Eisenberg: The Joe Flacco Version Of 'It's A Wonderful Life'


This disappointing Ravens season shouldn't remind anyone of an uplifting holiday movie, but I guess my mind works in strange ways. (Go ahead, make a joke.) As the games dwindle to a few, I find that a comparison to "It's a Wonderful Life" is hard to miss.

Stick with me here.

In that classic film, Jimmy Stewart's character gets to see what the world would be like if he'd never been born, and it turns out his impact is far more reaching than he imagined. The Ravens and their fans are having a similar experience in the final month of the 2015 season, only with quarterback Joe Flacco cast in Stewart's central role.

After being able to count on Flacco as their starter for every game since they drafted him in 2008, the Ravens are learning what life would be like if he'd never been born. Flacco tore knee ligaments in the final seconds of a game on Nov. 22 and hasn't played since.

How's it going? Well, a heartwarming remake of "It's a Wonderful Life" probably isn't in the cards. If a film were to ensue from the Ravens' dismal 29-point loss to the Seattle Seahawks Sunday at M&T Bank Stadium, it would be more out of Stephen King's horror oeuvre – something that might send little kids scurrying for the exits with their hands over their eyes.

Yet in a reprise of what Jimmy Stewart's character experienced in "It's a Wonderful Life," Flacco's absence has made his importance abundantly clear.

I don't want to diss Flacco's stand-ins, Matt Schaub and Jimmy Clausen, whose job description, in this case, amounts to taking over an injury-depleted offense in a season gone awry – not exactly a blueprint for success. Schaub and Clausen are backups, and they've actually fared fairly well in tough circumstances. In three games, they've completed 62.5 percent of their pass attempts for an average of 271 yards per game. They've moved the chains.

Just 19 days into his tenure with the Ravens, while his running game was being thoroughly stuffed, Clausen made enough plays with his arm Sunday to draw praise from coaches and teammates.

But on the other hand, the Ravens offense has scored just three touchdowns in three games without Flacco while giving up a pair of scores on pix-sixes thrown by Schaub. That's just a plus-1 touchdown ratio in 180 minutes of football, hardly a winning formula.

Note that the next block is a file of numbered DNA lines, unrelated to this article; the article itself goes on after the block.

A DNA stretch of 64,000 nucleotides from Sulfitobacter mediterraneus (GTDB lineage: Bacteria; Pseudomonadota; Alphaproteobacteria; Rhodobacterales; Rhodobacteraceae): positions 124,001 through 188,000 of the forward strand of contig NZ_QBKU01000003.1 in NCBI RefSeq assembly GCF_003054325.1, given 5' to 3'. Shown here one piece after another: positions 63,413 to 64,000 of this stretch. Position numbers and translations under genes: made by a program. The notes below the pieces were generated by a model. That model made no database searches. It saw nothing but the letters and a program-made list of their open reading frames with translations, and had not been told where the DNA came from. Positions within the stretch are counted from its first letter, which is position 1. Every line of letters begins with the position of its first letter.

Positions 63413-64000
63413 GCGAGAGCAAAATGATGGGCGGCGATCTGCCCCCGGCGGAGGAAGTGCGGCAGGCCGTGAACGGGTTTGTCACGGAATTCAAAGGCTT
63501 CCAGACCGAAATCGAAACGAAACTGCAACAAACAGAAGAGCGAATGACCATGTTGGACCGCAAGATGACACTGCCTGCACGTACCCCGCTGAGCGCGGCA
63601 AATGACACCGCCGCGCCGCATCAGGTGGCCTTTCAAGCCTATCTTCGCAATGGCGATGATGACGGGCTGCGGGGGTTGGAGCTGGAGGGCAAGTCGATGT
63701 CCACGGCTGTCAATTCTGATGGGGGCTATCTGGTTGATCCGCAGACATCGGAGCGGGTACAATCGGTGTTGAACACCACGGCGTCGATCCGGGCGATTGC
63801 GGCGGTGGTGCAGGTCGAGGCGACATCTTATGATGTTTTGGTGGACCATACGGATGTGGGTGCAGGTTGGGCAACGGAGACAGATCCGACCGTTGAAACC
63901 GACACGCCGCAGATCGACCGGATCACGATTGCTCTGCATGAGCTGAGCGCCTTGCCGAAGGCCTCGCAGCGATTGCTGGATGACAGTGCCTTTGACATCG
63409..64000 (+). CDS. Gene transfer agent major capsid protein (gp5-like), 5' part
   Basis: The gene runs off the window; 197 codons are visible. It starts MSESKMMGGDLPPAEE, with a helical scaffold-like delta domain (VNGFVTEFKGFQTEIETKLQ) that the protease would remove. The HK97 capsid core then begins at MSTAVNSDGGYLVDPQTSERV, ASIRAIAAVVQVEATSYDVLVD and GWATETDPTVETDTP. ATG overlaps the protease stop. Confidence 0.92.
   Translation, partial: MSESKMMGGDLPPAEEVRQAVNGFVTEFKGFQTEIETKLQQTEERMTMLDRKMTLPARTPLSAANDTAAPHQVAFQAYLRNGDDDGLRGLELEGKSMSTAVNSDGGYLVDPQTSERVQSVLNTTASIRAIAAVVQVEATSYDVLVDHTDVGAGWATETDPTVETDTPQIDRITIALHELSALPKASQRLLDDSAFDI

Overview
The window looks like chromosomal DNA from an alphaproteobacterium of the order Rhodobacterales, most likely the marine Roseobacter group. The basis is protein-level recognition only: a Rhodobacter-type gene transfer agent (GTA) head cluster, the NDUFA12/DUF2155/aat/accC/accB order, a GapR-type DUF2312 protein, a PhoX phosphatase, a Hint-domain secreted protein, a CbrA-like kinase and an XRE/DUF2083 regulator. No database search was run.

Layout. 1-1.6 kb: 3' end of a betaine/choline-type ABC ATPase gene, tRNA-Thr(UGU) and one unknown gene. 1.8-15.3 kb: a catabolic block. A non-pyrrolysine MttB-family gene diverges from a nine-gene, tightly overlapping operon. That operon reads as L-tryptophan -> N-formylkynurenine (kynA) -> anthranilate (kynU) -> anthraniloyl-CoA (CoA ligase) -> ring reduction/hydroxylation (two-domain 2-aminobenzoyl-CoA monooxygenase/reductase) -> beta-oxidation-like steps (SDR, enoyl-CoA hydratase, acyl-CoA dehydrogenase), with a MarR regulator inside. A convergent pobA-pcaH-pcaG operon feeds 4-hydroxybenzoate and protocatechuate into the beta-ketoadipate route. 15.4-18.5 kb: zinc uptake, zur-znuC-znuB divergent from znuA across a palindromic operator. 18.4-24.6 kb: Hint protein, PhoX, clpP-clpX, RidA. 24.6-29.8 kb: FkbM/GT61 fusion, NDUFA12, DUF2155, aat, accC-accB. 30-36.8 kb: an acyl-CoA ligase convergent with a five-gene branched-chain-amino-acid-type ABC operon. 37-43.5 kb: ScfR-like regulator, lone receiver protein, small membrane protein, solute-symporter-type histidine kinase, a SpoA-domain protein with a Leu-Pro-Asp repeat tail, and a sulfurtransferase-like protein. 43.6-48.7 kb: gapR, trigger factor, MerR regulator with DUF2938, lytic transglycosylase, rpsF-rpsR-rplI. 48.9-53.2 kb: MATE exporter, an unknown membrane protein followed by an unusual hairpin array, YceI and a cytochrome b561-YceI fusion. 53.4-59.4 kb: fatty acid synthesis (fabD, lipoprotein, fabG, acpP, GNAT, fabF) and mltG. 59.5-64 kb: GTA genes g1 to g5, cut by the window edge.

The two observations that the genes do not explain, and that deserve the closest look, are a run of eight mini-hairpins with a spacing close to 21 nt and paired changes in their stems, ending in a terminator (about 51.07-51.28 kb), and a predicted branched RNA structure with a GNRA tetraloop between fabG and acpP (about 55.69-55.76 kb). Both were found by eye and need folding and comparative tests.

There's no telling how things would have gone if Flacco had been on the field – he wasn't having his best season – but you have to believe the offense would have produced more.

Flacco's pros and cons have been debated for years, of course, with some fans actually vocalizing that they wish someone else could get a shot, perhaps for lesser pay. Well, now that that scenario is playing out, I'm guessing it's not going as swimmingly as the nays envisioned. In all, Flacco's fills-ins have thrown three touchdowns and five interceptions while guiding the Ravens to a 1-2 record that was almost 0-3 if not for a game-winning blocked field goal return in Cleveland.

There's also the durability issue, perhaps the most underrated aspect of Flacco's value. Flacco made 122 straight starts before getting injured. Schaub lasted two starts before getting so banged-up he was deactivated Sunday.

Getting injured is never a good negotiating tactic, but if Flacco wondered whether his injury might impact his pending contract talks with the team – I'm expecting him to renegotiate his big deal to lower his reported $28.6 million salary cap hit for 2016 – he can rest easy. The Ravens recognize that stability under center is the No. 1 factor that enabled them to make six playoff appearances and win a Super Bowl between 2008 and 2014. Whatever else you have going for or against you, you can't win consistently like that without being stable at quarterback.

It's an either-or situation. If you aren't stable, you're in that frightening limbo land where you're constantly sorting through candidates, searching for options, hoping for answers and dealing with issues, always fearing you're not far from starting all over again. Sort of where the Ravens are now under center.

It's not a fun place to be, and the Ravens are looking forward to ending their brief visit when Flacco returns in 2016.

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